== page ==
The next morning we trolled half the triangle to the Joulters, chasing for a mile or so a huge whale that had sounded in our path and was frolicking just ahead of us. When we were near enough to the reefs Frank and I left the Queen B to try the flats with Curtis. The wind was shifting around to the north—not a good sign. Bill was not as confident as before. He talked of past triumphs, of victories in bonefish tournaments in Florida. In his haste to get us to the flats he misread the clarity of the water and twice ran full speed onto sandbars—shlumph!—sending Frank and me sprawling into the bow.
The wind, now stronger, dipped into our collars, chilling us as the afternoon wore on unproductively. A norther was coming up for sure. Bill was glum, but he diligently poled us over the abandoned flats. All was silence, except for the swish-swishing of his hands on the long pole. The tide was going out. Suddenly there was before us a small school of bonefish, but they spooked at my clumsy cast and were gone in an instant. There were no other sightings. We got out and walked along the stark-white sand off one of the cays, for no reason except to walk. (I will always have this picture of Bill Curtis: pants legs up to his knees, that plantation overseer's hat tilted dangerously to one side, his large, callused hands digging into the sand for crabs.)
At dusk we rejoined the Queen B at anchor off Morgan's Bluff on the northern coast of Andros, 37 miles east of Nassau. It was this shelter that the pirate Henry Morgan was supposed to have used to count his caches, but we were enjoying no such pleasures. What was wrong? Frank suggested that we line up and count toes, and the person with three on each foot should be thrown overboard. Exhausted from the pounding of the Whaler, I fell into an uncomfortable sleep and dreamed of gripping the trolling rod and reeling so hard that I was actually pulling the boat toward the fish. Jimmy O'Neill was at my side, Bill Curtis' overseer's hat pulled down over his ears, shouting encouragement—"It's a big one! A record marlin!"—until he dissolved and I was found to be hooked to the Dade County courthouse, and we were aground on Flagler Street in downtown Miami. It was an unmanageable dream, one I might have missed had I known that tomorrow we would at last have Rudy Knowles on our side.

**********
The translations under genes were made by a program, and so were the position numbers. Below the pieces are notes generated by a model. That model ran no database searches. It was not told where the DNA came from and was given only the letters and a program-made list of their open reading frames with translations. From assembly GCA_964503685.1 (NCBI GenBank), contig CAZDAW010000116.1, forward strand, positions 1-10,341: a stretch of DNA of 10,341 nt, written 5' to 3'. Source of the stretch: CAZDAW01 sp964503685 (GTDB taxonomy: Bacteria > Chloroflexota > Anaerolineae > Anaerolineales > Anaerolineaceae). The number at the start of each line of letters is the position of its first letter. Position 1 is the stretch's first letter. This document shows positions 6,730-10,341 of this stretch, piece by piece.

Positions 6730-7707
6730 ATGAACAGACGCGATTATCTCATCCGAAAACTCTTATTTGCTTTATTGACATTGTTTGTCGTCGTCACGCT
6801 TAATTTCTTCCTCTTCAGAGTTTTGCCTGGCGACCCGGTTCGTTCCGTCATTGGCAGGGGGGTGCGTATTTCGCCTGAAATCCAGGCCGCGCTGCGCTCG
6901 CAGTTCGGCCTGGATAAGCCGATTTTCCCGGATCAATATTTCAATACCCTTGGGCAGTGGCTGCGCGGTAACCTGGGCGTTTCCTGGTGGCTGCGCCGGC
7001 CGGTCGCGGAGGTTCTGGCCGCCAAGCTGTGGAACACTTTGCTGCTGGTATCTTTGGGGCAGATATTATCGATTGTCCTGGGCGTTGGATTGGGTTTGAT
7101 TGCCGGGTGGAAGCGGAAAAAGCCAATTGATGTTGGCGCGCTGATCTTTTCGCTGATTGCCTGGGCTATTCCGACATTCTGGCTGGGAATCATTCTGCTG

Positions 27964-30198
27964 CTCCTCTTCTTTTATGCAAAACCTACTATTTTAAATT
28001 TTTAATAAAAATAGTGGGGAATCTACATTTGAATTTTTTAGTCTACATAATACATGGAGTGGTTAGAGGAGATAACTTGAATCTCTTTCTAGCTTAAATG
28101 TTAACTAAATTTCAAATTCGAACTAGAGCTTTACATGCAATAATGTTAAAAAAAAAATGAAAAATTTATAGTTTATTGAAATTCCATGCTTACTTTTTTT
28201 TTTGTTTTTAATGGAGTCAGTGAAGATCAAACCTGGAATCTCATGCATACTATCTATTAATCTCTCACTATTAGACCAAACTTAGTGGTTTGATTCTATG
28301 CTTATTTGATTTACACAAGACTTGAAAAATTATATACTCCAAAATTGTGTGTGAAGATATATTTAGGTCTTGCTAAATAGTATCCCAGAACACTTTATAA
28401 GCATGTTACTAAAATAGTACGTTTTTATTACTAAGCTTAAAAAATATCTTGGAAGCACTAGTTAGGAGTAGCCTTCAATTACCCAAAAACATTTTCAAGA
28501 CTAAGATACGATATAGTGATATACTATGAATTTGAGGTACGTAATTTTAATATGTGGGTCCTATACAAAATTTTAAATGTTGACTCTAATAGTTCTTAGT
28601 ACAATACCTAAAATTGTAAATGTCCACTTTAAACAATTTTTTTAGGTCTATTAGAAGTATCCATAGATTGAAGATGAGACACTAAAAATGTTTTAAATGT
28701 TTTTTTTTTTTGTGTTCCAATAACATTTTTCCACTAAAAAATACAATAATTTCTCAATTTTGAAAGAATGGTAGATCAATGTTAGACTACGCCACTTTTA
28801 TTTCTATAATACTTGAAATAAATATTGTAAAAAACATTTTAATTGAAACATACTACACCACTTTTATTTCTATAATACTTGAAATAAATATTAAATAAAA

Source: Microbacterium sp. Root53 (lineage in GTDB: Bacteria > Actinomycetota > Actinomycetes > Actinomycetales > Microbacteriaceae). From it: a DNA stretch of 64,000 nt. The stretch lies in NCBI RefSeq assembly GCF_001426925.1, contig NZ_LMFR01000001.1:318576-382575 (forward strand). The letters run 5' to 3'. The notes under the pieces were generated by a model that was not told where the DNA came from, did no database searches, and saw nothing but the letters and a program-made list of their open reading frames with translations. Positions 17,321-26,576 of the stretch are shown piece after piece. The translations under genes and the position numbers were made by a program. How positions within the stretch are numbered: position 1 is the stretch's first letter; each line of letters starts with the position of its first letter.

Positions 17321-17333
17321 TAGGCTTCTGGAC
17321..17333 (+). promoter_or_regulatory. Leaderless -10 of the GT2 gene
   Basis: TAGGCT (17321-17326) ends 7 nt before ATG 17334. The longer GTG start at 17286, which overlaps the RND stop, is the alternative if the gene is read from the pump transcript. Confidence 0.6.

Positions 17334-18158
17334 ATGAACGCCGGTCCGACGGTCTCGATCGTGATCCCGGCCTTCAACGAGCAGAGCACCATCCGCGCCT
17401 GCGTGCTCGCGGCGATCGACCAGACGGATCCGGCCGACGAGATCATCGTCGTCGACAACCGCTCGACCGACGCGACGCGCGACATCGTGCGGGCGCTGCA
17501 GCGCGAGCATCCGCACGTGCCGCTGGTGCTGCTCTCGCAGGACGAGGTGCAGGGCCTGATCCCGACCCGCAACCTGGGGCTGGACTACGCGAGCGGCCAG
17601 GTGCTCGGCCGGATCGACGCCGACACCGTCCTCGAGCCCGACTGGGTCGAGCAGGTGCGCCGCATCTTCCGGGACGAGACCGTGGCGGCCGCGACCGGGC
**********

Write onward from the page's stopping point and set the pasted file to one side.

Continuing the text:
Curtis had made the arrangements. Granville Knowles (whom Curtis had known from a previous trip to Andros) or his son Rudy would take us to the west side—the unknown side—of Andros for duck and, if time allowed, wild boar. In the morning four of us made the 20-minute run around Money Point to Lowe Sound. The good times that have come to most of the Bahamas have not come to Lowe Sound, but a hurricane did come last fall and there are still evidences of its lingering fury: busted frame houses, irreparable boats flipped up on the shore, uprooted sea-grape and coconut trees.
Granville met us at the dock, which was coming apart, and there were others smiling their greetings, including a very large, laughing woman Granville identified as his wife. "A big woman the best kind," he said. "They do much work." Granville is a buoyant gray-haired man of modest dimensions, a barefoot pillar of the community second only to the mayor—who also has fishing boats and sells lumber—in the social order. Granville took us up to his shop, a single-room shed, which had a faded sign, "C. Knowles and Son, 1912," hanging over the door. "My father have the guide business," he said, "and his father before him."
The son, Rudy, came out of the shed's darkness. He was a head and a half taller than his father and, though he was skinny everywhere else, his shoulders were astonishingly broad. He was wearing a brownish-green, two-piece rubber foul-weather suit and no shoes, and seemed at first to be aloof to our presence. Then someone said something that made him laugh, and he revealed a large expanse of gum between his front teeth. His laugh was high like a schoolboy's, spontaneous and relaxed.
It was agreed that we would take two boats—Rudy also had a Whaler, and Frank and I would ride with him. Frank suggested we first make a pilgrimage to the local grocery store for fruit. The grocery was also a single room, 10 by 10 or so, unlighted except through the open door, with a huge picture of John F. Kennedy on one wall and an advertisement for Colt 45 beer. The ad included a picture of Gomeo Brennan, the welterweight boxer from Bimini. Gomeo, by inference, trains on beer. The nearest thing to oranges and apples Frank could acquire, however, was 10 Coca-Colas and a jar of strawberry jam.
We joined Rudy in the boat, and I asked him if he were Granville's favorite son. He said he was the oldest son, age 31, and was unmarried. "I do not care to be married," he said.
"That's too bad, because you will miss the joys of having children," I said solicitously.
"Oh, I have seven children," he said. "They live here with me in my new house. I have three women. Two women here, one in Nassau. The one I have now—she not a woman, she just a girl of 25—she have four of my children. She big with child again."